I retired in 2018, having served as a magistrate for more than three decades. I’ve been a member of the Magistrates’ Association (MA) since I was appointed by the then Lord Chancellor, Lord Hailsham, in 1987. I joined to make the most of the wealth of information and training opportunities the MA provides. Looking back, I’m honoured to have had such a varied and fulfilling experience as a magistrate, and to have worked with others to deliver justice for my community.
I remember my first day in court vividly. It was a Saturday, and I was thrown in the deep end as a single justice accompanied by a legal adviser. We managed it well and at the end of the day I knew that I had dispensed justice without fear or favour—the very reason I had joined the magistracy.
I was the first minority ethnic magistrate to join the Basingstoke bench. Thankfully, most people I worked with, including advocates and probation officers, were respectful. But, I did encounter discrimination from some of my colleagues.
Since then, the magistracy has become a far more diverse and inclusive environment. However, there is still much to do to fully remove barriers to recruitment and magistrate development. I’m very pleased to see that the MA’s diversity and inclusion networks are tackling these challenges head on.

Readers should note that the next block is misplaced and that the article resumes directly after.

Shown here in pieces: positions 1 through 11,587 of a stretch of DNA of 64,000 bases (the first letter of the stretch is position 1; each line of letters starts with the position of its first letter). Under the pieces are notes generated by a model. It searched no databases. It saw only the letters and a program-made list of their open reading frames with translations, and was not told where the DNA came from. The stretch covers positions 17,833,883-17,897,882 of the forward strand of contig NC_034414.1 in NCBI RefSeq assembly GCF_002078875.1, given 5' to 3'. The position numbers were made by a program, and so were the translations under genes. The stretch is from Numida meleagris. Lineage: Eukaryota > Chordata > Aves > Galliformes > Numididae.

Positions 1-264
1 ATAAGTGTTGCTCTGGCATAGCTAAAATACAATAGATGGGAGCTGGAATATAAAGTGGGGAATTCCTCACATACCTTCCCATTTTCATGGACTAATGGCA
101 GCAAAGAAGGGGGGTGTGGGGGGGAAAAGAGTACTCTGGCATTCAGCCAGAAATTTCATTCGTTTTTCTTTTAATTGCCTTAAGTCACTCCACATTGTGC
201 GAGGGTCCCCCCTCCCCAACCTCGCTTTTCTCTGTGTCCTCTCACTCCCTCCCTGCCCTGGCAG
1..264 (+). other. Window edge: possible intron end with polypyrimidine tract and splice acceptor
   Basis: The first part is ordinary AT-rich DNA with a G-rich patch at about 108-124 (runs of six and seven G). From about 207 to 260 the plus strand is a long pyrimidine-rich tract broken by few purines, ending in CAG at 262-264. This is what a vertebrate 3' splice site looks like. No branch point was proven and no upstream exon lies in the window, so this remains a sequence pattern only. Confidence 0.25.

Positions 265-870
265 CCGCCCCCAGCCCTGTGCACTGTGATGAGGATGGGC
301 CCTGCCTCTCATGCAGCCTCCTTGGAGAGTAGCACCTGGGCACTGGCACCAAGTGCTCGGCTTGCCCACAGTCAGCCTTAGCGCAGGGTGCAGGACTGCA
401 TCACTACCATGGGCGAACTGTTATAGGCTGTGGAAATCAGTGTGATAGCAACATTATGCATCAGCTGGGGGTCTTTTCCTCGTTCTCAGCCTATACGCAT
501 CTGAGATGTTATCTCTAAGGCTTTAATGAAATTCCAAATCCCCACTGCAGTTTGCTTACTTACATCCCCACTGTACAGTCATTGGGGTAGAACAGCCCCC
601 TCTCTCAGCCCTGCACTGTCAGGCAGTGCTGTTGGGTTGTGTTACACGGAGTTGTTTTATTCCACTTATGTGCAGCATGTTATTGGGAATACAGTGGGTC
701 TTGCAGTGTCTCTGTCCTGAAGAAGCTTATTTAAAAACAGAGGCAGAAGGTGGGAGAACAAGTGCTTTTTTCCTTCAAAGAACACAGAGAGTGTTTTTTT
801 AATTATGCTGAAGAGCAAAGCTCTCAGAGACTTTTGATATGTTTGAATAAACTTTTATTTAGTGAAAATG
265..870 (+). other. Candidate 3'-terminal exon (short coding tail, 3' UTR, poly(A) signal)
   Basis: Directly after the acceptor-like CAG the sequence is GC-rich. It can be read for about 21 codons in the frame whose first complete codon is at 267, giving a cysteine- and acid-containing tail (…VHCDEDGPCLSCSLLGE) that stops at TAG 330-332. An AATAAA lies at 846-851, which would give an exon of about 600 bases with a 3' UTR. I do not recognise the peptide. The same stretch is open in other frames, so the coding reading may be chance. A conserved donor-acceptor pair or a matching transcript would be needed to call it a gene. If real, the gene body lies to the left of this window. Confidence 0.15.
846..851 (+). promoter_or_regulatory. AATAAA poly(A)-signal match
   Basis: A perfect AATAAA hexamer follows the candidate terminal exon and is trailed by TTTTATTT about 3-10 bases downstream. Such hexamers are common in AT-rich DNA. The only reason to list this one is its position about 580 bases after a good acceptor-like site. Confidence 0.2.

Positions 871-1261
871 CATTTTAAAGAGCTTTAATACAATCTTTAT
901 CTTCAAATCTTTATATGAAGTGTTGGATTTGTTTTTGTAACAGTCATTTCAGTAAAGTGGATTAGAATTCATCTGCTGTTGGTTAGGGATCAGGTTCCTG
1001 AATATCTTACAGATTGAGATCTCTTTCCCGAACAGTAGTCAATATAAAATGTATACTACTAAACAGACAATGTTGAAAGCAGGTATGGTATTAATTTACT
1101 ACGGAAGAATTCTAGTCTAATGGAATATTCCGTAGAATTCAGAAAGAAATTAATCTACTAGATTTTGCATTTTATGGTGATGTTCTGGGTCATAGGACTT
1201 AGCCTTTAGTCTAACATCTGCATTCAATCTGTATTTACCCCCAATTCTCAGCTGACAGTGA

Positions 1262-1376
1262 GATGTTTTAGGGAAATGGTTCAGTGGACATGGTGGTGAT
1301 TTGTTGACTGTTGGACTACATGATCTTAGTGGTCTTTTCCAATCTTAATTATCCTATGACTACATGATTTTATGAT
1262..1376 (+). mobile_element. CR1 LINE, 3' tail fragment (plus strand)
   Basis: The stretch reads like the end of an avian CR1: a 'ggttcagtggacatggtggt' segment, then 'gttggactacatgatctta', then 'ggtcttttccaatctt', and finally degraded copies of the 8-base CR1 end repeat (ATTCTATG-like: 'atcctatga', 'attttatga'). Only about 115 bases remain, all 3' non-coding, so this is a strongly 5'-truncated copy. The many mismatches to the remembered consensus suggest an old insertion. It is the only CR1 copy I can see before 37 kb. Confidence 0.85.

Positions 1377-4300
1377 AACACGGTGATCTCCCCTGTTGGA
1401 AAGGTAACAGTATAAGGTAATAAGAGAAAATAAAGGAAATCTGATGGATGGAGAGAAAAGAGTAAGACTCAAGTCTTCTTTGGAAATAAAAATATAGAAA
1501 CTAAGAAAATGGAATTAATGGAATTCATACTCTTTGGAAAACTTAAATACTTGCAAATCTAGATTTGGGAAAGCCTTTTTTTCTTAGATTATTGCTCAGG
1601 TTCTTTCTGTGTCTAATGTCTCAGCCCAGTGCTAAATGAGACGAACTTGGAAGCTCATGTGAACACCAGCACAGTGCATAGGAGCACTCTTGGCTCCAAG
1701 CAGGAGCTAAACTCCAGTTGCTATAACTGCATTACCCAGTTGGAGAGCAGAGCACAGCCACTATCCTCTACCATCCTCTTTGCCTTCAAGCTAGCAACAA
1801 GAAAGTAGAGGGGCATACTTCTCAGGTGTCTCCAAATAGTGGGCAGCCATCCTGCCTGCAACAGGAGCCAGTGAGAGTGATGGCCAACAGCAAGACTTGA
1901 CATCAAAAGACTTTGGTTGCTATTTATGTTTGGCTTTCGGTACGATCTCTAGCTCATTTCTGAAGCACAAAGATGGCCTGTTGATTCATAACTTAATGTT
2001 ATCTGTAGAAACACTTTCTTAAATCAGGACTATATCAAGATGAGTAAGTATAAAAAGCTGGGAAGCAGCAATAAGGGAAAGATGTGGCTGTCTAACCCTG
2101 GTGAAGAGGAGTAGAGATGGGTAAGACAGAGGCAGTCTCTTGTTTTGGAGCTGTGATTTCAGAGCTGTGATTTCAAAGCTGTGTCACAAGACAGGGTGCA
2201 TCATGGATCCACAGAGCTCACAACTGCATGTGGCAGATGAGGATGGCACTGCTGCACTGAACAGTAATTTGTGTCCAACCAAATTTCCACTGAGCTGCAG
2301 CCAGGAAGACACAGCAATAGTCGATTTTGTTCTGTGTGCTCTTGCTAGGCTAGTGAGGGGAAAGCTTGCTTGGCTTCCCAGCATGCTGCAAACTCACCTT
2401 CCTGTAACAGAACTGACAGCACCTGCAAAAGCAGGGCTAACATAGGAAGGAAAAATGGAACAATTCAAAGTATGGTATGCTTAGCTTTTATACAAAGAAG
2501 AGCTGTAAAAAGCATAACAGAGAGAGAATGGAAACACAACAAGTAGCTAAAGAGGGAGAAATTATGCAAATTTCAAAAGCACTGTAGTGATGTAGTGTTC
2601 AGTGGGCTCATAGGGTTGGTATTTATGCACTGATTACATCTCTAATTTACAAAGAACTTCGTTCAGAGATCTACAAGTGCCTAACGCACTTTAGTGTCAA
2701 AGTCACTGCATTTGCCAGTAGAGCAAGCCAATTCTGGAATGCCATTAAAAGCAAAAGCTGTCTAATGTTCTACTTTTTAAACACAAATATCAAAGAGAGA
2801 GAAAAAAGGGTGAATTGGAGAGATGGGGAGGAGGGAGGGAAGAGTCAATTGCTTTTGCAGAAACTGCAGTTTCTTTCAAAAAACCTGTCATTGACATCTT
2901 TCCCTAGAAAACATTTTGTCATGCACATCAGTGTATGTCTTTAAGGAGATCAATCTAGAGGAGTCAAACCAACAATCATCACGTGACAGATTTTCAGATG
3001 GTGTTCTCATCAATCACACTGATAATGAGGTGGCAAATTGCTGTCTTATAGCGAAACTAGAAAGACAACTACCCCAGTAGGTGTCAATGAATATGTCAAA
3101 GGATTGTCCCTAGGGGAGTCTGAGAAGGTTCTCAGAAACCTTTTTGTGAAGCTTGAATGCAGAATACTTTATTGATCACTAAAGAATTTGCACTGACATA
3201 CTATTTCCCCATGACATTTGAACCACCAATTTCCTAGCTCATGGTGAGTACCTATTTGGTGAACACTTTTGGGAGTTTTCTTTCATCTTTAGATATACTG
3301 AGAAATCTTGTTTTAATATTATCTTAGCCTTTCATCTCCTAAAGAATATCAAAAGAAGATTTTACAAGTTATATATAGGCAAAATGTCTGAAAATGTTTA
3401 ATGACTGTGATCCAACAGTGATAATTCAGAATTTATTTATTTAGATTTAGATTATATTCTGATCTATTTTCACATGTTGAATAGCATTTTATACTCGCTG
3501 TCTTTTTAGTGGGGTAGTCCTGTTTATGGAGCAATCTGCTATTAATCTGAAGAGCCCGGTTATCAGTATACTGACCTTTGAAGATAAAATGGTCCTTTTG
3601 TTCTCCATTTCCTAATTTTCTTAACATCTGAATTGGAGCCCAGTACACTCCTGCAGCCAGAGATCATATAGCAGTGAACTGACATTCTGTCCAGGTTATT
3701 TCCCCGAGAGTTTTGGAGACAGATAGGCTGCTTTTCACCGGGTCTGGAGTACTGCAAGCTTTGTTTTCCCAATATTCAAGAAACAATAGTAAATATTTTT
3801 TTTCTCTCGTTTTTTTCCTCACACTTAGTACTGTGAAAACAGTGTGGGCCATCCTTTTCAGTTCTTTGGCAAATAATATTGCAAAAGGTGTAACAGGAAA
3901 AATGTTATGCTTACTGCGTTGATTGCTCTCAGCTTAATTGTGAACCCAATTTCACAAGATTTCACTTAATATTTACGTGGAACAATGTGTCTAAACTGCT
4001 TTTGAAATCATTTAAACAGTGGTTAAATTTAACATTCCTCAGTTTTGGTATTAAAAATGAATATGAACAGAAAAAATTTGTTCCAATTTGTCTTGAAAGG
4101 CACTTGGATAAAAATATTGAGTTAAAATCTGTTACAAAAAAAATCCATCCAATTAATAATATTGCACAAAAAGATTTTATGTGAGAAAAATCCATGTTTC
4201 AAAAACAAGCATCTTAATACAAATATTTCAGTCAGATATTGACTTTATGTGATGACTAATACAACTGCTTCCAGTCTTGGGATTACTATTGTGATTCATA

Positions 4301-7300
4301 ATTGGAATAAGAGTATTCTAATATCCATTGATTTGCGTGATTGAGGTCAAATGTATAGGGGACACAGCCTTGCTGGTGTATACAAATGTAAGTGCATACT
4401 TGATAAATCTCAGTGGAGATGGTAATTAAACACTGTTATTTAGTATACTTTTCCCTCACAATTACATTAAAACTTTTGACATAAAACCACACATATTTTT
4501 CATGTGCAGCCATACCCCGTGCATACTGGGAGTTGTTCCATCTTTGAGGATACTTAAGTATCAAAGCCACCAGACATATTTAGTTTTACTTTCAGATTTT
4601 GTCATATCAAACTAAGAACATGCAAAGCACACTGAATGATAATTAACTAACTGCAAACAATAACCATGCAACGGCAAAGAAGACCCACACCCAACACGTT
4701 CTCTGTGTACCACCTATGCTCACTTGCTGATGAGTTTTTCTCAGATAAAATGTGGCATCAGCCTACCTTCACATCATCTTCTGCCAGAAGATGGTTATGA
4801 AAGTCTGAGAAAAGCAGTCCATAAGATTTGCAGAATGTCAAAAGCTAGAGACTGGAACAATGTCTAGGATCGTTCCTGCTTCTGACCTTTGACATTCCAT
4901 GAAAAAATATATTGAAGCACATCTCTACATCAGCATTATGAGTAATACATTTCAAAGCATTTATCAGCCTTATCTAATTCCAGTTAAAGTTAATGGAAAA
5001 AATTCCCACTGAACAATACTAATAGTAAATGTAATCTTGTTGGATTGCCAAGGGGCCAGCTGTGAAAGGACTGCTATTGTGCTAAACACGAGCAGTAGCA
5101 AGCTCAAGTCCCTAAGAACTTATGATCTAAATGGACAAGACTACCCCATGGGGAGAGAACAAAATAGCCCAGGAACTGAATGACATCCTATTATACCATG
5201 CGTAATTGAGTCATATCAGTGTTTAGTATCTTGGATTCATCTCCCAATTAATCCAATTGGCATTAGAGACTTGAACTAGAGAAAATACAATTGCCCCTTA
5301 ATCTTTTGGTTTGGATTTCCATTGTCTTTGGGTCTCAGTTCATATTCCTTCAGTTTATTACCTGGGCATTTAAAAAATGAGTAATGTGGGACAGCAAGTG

Despite working full-time for the NHS, I sat as much as I could during my 31 years on the bench—both as a winger and a presiding justice in Aldershot, Alton, Andover, Basingstoke, Portsmouth, Salisbury, Southampton, Swindon, Winchester and even the Isle of Wight! I always came to court without predetermined ideas, ensured I listened to each case attentively, made good use of our legal advisers, and enjoyed working with colleagues to reach joint verdicts in the retiring room before returning pronouncements.
Although precluded from sitting in youth courts due to my previous voluntary experience with the youth justice unit, I sat in both adult and family courts, participated in single justice cases, and undertook Crown Court appeals. The latter was particularly valuable for my development as a magistrate.
I have lots of wonderful memories from my time on the bench, many of which I will treasure forever. I’ll share just one amusing anecdote if you don’t mind? It was summer, and my eyes were streaming from hay fever. As chair, I had to give a short custodial sentence to a young man. His response? “Don’t cry your honour. I’ll be alright.”
If you’re considering applying to perform this most important of public duties, I honestly can’t recommend it enough. I’d also highly recommend that you join the MA. It supported and provided me with a community throughout my time on the bench, and it is still there for me now that I’ve retired. I attend events that it puts on just for retired magistrates like me and I thoroughly enjoy keeping up with what’s going on in the magistracy through Magistrate magazine and eNews.